tsarstepan
 
  1  
Reply Mon 10 Nov, 2014 08:26 am
@Setanta,
Setanta wrote:

There is no mention of him being debarred from exercising discretion as he (or she) sees it.

I wasn't asking if he should be allowed discretion or not, I was just asking if there was an explicit phrase in the constitution. I remember when the phrase came up under the Clinton administration. They too said it was a constitutional power granted to the president. But to be a constitutional power, doesn't it not need to be literally written out in the text of the Constitution? Either directly or indirectly written into the text. Remember... we don't base our laws on the unwritten Magna Carta where someone can say... "Well, it's unwritten and thusly you can't disprove ________ isn't in the document text."
revelette2
 
  1  
Reply Mon 10 Nov, 2014 10:32 am
@tsarstepan,
This is out my league, however, this is the first time the President has exerted this authority. According to Wiki, Clinton exerted it 16 times, Bush six and Obama has once.

Also, from what I understand, wasn't there under cover guys used in that operation who might be in danger if their names are revealed?
tsarstepan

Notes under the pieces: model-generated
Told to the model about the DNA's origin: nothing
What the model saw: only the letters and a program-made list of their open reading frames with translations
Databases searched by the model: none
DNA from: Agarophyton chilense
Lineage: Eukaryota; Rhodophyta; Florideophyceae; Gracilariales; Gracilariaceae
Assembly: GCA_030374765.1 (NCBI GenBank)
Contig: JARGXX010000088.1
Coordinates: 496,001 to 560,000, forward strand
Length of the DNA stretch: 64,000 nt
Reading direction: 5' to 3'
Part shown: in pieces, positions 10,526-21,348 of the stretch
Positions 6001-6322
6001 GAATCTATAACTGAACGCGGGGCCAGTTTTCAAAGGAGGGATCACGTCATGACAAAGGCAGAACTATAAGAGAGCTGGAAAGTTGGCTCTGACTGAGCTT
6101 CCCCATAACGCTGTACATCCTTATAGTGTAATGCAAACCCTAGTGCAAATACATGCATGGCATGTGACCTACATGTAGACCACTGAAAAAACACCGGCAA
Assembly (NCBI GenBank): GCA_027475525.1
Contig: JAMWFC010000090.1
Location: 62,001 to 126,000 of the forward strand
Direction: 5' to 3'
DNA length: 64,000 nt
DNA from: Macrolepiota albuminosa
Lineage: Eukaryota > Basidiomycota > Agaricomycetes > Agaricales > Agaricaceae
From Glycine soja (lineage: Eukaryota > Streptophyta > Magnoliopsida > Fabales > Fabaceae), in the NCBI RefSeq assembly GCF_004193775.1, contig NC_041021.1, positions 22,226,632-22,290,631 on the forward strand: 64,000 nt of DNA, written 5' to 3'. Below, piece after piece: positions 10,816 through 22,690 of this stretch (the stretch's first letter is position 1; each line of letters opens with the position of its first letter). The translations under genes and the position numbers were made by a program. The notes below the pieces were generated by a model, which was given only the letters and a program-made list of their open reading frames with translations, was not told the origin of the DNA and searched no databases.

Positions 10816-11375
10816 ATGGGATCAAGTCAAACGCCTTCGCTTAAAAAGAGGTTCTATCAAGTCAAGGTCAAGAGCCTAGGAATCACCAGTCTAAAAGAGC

1  
Reply Mon 10 Nov, 2014 01:20 pm
@revelette2,
revelette2 wrote:

This is out my league, however, this is the first time the President has exerted this authority. According to Wiki, Clinton exerted it 16 times, Bush six and Obama has once.

Also, from what I understand, wasn't there under cover guys used in that operation who might be in danger if their names are revealed?

That Wikipedia is inaccurate since the first president to invoke executive privilege was Richard Nixon. I remember he used it regarding deleting some of his infamous inoffice recordings. And I think I remember he used it to fire the attorney-general during the beginning investigations of the Watergate Scandal.
revelette2
 
  1  
Reply Mon 10 Nov, 2014 01:37 pm
@tsarstepan,
What is your point? Are you saying the other info is inaccurate as well?

Fine, I'll find another source, easy enough to do.

http://www.washingtonpost.com/rw/2010-2019/WashingtonPost/2012/06/21/National-Politics/Graphics/w-privilege.jpg
source
tsarstepan
 
  1  
Reply Mon 10 Nov, 2014 03:36 pm
@revelette2,
revelette2 wrote:

What is your point? Are you saying the other info is inaccurate as well?


My point was your post that stated the following...
Quote:
This is out my league, however, this is the first time the President has exerted this authority. According to Wiki, Clinton exerted it 16 times, Bush six and Obama has once.

is inaccurate as even your graph suggests that executive privilege was used before Clinton. I was just stating that the term existed before Clinton. Personally, I was unaware that LBJ and JFK used the legal term.
revelette2
 
  1  
Reply Mon 10 Nov, 2014 04:35 pm
@tsarstepan,
Oh, sorry, I didn't catch that.
0 Replies